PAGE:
Mullein leaves come from the flowering mullein plant, scientifically known as Verbascum thapsus L. Although modern medical research on the effectiveness of mullein is lacking, it has been used in traditional medical systems for many purported benefits, especially for ailments involving the respiratory tract. The only modern research on mullein that has been done was in test tubes, so its benefits for the human body have not been confirmed.
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According to a study published in "Evidence-Based Complementary and Alternative Medicine" in 2011, mullein leaf is traditionally used as an expectorant because it helps expel mucus from the chest. Its expectorant and anti-rheumatic properties cause you to cough and expel mucus from the lungs and throat. It also lubricates your lungs and throat membranes while reducing swelling, which can help alleviate irritation. Mullein has been traditionally used to remedy bronchitis, asthma, croup, whooping cough, pneumonia, asthma and tuberculosis.
Bacteria and Parasites
A study published in the "Journal of Ethnopharmacology" in 2002 tested the anti-bacterial activity of mullein leaf extract. The study found that mullein has anti-bacterial activity against Klebsiella pneumonia, E. coli, and Staphylococcus aureus and epidermidis -- two types of bacteria found in the lungs and on skin. Another study, published in "BMC Complementary and Alternative Medicine" in 2012, found that mullein leaf extract also kills roundworms and tapeworms in vitro. These anti-bacterial and anti-parasitic activities have not been tested in humans, however.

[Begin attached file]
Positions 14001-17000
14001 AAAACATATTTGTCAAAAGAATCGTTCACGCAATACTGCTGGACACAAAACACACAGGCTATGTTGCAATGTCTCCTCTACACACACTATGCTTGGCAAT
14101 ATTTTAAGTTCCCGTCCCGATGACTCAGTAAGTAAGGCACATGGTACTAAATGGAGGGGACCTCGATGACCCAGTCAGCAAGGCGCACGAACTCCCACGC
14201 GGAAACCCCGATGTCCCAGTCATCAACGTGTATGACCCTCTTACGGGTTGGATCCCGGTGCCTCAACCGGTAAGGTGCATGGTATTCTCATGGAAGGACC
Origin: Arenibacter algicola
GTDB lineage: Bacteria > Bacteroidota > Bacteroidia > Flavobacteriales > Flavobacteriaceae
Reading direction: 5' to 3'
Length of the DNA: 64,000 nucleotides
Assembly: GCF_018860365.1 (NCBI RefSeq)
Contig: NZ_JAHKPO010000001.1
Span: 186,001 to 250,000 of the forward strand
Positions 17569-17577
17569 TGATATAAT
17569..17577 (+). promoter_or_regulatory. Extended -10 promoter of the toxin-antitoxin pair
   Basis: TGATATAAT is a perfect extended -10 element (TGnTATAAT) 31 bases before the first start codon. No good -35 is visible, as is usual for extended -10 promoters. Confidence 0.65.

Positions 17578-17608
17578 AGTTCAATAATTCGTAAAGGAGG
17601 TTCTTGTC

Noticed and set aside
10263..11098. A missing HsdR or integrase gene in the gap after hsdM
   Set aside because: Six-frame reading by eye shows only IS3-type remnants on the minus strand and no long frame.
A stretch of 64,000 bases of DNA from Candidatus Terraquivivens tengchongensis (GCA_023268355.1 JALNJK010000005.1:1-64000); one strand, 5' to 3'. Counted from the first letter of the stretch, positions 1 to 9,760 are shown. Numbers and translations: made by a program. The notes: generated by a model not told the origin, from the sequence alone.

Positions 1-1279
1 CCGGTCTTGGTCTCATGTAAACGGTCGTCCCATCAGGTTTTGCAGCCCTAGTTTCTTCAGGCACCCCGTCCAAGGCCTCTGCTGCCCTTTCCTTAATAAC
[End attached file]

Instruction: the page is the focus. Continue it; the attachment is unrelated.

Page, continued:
The same study published in 2012 found that mullein leaf has anti-tumor capabilities. This was only seen in test tubes, however, and there hasn't been research done on the anti-cancer activities of mullein in humans. In the study, growth of tumors induced in potatoes were inhibited by mullein leaf extract. According to the Natural Medicines Comprehensive Database, mullein has also traditionally been used for diarrhea, stomach bleeding, migraines and gout. But studies have not confirmed the effectiveness of mullein in treating these ailments.
Safety and Precautions
According to the Natural Medicines Comprehensive Database, reliable safety information on mullein leaf is lacking. But research has found that mullein is toxic in very large doses. Avoid taking it if you're pregnant or breast-feeding. Consult your doctor before consuming mullein if you're on any medications or using any other herbs because mullein leaf may have interactions with them.
- Natural Medicines Comprehensive Database: Mullein
- BMC Complementary and Alternative Medicine: Anthelmintic and Relaxant Activities of Verbascum Thapsus Mullein
- Journal of Ethnopharmacology: Biological Activity of Common Mullein, a Medicinal Plant
- Evidence-Based Complementary and Alternative Medicine: What's in a Name? Can Mullein Weed Beat TB Where Modern Drugs Are Failing?
- Phytotherapy Research: Common Mullein (Verbascum thapsus L.): Recent Advances in Research